By Anthony Dabbundo
In addition to tracking the total amount of money spent and total number of impressions earned, the Illuminating Project tracks the amount spent per 1000 impressions over time. In many of the weeks leading up to the 2020 election, Joe Biden spent less per ad view than Donald Trump, which represented a significant shift from earlier points of the campaign, when Trump’s ads had lower spend per views.
As shown by the graph below, Donald Trump often spent much less per 1000 impressions throughout the campaign. Most notably, Biden spent a staggering $19 more per 1000 views than Trump during the week of August 3rd. The President-elect spent $45 compared to just $26 for the President that week. However, as the campaign progressed into mid-September, there was a shift. Instead, it was Trump’s ads that cost more spend per view, while Biden’s ads saw a decrease in spend per view from the campaign’s August peaks.
This trend with Biden spending less per 1000 impressions came right around the time of the debates and town hall, when Trump and Biden were both shown on different networks at the same time. Many expected Trump to draw bigger ratings, but Biden’s town hall ultimately drew higher viewership.
One potential theory is that more people had made their minds up on their views of the President, while fewer people had a view of the now President-elect prior to the election. According to Real Clear Politics‘ polling averages, more voters had undecided or unknown views of Biden than they did of Trump. Given that Facebook sets the cost to run an ad based on an auction system — where advertisers bid against other advertisers to run ads targeting the same audience — it’s possible that Trump had to pay a premium to run ads targeting a smaller pool of Facebook and Instagram users relative to the users that Biden was targeting toward the end of the campaign.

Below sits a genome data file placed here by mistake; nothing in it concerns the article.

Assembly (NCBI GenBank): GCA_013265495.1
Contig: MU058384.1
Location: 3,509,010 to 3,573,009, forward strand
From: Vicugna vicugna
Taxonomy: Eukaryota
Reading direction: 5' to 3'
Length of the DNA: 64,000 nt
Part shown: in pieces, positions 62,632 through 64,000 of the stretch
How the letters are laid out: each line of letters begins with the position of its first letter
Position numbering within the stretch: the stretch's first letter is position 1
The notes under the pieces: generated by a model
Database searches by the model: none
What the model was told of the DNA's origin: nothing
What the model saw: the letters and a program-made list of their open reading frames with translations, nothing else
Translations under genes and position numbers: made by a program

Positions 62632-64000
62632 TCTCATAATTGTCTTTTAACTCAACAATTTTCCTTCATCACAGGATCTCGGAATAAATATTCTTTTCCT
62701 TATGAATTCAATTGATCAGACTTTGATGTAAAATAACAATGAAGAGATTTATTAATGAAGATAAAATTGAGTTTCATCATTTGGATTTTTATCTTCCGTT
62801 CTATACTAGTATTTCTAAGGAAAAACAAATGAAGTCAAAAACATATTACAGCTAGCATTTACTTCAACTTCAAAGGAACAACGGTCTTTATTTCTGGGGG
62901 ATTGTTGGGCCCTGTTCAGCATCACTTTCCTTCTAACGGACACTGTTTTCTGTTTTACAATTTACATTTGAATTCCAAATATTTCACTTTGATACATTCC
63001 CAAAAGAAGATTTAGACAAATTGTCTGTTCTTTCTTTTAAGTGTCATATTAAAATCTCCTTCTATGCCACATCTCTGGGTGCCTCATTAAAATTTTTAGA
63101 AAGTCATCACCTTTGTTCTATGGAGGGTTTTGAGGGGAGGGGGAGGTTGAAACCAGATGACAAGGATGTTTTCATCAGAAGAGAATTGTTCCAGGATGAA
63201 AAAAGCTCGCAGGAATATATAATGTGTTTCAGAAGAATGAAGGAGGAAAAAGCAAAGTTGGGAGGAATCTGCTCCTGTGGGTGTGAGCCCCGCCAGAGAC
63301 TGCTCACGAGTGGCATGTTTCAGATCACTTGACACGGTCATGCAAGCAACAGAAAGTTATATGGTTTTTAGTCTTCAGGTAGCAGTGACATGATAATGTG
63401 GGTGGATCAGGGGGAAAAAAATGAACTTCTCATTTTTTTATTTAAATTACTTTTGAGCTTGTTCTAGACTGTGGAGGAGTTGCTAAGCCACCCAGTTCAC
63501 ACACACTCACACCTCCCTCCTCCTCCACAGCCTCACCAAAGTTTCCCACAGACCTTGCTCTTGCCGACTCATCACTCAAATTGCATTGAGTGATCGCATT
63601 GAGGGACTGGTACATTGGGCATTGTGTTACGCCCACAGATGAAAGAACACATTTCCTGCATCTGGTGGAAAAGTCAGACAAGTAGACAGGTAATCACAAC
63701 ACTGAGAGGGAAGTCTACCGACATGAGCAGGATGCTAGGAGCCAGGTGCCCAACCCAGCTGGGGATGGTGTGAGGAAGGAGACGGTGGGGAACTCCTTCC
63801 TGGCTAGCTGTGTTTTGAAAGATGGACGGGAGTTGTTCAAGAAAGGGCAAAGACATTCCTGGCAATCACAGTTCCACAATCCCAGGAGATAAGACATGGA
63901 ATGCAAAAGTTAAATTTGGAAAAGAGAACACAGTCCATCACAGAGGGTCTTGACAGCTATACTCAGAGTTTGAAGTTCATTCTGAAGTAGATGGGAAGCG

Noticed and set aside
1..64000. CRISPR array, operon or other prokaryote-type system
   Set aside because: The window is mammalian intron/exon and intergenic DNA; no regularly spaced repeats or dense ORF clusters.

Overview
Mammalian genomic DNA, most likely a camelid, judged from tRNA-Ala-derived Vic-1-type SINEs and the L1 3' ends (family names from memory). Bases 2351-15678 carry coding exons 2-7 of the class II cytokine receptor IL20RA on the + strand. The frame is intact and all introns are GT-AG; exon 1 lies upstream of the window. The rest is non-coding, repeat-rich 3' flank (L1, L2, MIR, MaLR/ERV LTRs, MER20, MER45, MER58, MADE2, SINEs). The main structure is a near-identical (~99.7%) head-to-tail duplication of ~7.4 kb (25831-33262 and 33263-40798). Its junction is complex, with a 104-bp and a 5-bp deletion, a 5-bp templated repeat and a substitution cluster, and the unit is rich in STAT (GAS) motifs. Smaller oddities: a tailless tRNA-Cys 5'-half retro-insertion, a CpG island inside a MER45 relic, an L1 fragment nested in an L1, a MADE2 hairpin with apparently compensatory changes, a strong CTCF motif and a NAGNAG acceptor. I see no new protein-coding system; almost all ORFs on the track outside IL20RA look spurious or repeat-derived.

One interesting trend found in Illuminating’s spend per view data is that ads targeting older demographics are typically the ones that campaigns pay a premium for. Both Trump’s and Biden’s campaigns spent more per dollar on people over the age of 65 than any other age group.
Compare this to younger audiences, who were the least expensive to earn impressions from. For Biden, the increase occurred as the age groups did. For Trump, the cost of impressions remained flat at $23 per 1000 impressions for the 18-24, 25-34 and 35-44 age groups before increasing.
For both Biden and Trump, the difference in ad spend per 1000 impressions only was $2 apart by gender. While the spend per view amounts did not vary much by message type or gender, they did vary significantly by message topic. But for message topic, Biden’s ads ranged from cheapest ($20) on governance-related ads and most expensive ($41) on foreign policy. Safety, social and cultural, and military spending were also among the highest spend per 1000 impressions types for Biden.
For Trump, his least expensive topic was social and cultural ads ($15), while his most expensive was education ads ($41). His other most expensive ads were also different from Biden’s, with the topics being COVID-19 and the environment.
Biden spent nearly twice as much per 1000 impressions when he ran ads on safety than when Trump did. Biden spent $40 per 1000 impressions on safety, compared to just $21 for Trump. Compare this to COVID-19, where Biden spent $10 less per 1000 impressions than Trump had to.
The two campaigns prioritized different age groups, topics and message types throughout the 2020 campaign. Looking back, though, Donald Trump’s ads were not receiving more impressions per dollar spent in the final weeks of the campaign, even though that was true earlier in the cycle.
All data is accurate as of date of publication. All spending and impression amounts are estimates based on data provided by the Facebook Ad Library API. The estimates provided are for Trump and Biden’s main Facebook pages only. Featured image for this post is by Sharon McCutcheon on Unsplash.